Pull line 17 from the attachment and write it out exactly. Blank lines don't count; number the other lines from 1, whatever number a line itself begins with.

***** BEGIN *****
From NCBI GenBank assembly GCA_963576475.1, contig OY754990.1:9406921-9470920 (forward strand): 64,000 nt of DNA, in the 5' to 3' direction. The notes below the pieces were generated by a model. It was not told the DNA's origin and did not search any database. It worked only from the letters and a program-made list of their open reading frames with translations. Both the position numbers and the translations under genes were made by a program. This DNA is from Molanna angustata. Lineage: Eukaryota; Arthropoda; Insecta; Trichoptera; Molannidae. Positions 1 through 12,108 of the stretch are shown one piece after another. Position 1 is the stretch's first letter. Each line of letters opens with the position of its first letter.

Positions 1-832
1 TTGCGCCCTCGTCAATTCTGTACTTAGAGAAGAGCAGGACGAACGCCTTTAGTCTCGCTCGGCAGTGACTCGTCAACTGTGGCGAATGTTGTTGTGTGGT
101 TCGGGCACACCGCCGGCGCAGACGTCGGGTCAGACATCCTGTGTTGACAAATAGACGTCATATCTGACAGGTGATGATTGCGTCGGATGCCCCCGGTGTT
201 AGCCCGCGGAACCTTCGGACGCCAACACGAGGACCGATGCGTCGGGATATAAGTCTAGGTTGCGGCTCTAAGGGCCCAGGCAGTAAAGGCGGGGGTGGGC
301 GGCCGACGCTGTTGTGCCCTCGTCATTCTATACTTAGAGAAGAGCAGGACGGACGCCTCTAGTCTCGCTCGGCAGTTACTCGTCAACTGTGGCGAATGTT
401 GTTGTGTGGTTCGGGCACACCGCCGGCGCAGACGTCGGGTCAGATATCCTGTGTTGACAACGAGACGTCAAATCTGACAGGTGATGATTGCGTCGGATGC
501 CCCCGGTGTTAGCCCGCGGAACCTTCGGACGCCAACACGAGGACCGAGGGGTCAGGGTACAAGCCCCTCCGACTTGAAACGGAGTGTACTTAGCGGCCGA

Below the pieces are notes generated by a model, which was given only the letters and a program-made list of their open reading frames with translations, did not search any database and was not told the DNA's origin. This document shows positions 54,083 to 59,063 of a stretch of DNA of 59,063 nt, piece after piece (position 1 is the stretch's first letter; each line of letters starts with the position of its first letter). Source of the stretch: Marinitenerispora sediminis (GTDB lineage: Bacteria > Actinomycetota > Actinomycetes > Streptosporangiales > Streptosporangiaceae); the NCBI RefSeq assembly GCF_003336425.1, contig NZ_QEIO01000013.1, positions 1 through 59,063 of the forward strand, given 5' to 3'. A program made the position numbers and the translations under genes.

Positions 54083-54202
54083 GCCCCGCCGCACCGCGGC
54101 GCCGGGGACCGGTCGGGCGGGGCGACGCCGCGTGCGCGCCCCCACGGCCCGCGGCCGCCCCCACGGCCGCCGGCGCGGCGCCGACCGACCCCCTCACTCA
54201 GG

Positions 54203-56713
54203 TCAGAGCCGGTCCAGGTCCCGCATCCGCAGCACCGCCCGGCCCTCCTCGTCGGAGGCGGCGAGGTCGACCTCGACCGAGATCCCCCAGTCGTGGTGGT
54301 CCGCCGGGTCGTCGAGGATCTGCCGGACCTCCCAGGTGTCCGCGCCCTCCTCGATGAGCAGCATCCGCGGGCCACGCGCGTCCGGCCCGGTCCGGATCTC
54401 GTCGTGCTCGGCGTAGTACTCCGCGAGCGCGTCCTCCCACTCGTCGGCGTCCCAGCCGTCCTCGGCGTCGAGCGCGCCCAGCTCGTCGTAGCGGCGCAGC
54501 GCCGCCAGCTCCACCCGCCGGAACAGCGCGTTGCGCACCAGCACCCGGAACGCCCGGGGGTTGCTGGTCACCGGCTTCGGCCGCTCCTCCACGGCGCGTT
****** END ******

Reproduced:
54401 GTCGTGCTCGGCGTAGTACTCCGCGAGCGCGTCCTCCCACTCGTCGGCGTCCCAGCCGTCCTCGGCGTCGAGCGCGCCCAGCTCGTCGTAGCGGCGCAGC